Schools Push Back Against Bullying

When I was 14 or 15 years old, I was bullied by a classmate. I do not recall his name or many of the details surrounding his hurtful behavior, but I very much remember one particular incident and the feelings engendered by such. We were in a class taught by a younger female teacher, seated toward the rear (no doubt due to the whims of alphabetical fate). For reasons I either cannot recollect or simply do not know, this classmate who sat adjacent to me and was to become my tormenter had taken a disliking to me. On this occasion, he had grabbed my hand and was bending my fingers in such a way as to cause me a good deal of discomfort. He had one eye on the teacher—who was oblivious to what was going on—and one eye on me. He whispered a warning not to speak up or rat him out. Eventually, he let go of my hand, and life went on its less than merry way. I never told the teacher or an administrator or my parents what had taken place. I felt ashamed. And hurt. And bewildered. After a time—perhaps the end of the term when class schedules shifted—the bully and I parted ways, and I do not believe we ever crossed paths in any significant way again. But, in some small fashion, he stayed with me and is still with me now. The sting persists.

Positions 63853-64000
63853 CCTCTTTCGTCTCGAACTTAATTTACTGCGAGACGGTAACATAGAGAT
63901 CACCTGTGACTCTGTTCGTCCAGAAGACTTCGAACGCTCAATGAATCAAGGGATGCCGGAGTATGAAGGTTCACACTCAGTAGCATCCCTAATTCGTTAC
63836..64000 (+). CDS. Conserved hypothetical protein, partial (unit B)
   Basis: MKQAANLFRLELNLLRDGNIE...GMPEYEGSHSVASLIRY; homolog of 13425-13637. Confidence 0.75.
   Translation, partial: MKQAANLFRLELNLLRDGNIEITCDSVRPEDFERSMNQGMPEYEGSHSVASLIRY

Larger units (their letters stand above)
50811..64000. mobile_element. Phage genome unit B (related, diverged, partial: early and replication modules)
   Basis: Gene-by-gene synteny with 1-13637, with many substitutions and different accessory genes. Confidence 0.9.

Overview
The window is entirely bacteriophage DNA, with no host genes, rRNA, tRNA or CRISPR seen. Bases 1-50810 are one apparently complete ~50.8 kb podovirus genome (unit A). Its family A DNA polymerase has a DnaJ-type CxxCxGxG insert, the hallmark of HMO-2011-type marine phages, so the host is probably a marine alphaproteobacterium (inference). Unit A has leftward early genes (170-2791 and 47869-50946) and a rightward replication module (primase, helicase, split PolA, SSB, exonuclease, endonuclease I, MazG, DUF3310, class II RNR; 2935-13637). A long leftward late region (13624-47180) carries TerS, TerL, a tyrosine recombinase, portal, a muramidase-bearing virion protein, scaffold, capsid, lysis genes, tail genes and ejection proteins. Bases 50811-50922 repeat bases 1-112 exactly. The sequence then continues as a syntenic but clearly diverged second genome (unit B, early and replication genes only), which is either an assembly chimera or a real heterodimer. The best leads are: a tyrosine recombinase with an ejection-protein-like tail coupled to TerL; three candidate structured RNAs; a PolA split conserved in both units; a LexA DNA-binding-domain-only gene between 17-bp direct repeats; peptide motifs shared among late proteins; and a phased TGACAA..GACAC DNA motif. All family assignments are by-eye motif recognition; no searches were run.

Back then, there were no formal programs addressing bullying. Indeed, there was not much recognition on the part of schools that bullying was a major problem. But times have changed, and many schools have come around to the reality that children are regularly tormented, both physically and psychologically, in their midst. And efforts are being made to remedy the situation, as reported in the New York Times:

Pushing Back at Bullying

GREENWICH, Conn.—This past November, the Greenwich High School principal, Alan J. Capasso, greeted an early morning assembly of more than 800 freshmen about to begin a mandatory anti-bias, anti-bullying program called “Names Can Really Hurt Us.� He told them, “This is the most important day of your school year.�

In Greenwich, where diverse doesn’t begin to describe the pan-cultural buzz animating the school’s hangar-size cafeteria, “Names,� as the program is known, is cool — as in “Hey, you doing ‘Names’ this year? It rocks.� After five years, “Names� day is assured a place on the school calendar, along with homecoming, SAT prep and the prom.

Farther north at New Milford High School, Jonathan Henion, a senior, stood before a “Names� assembly of sophomores to share a story he insisted was no big deal, except that it suggested how one small action could make a difference: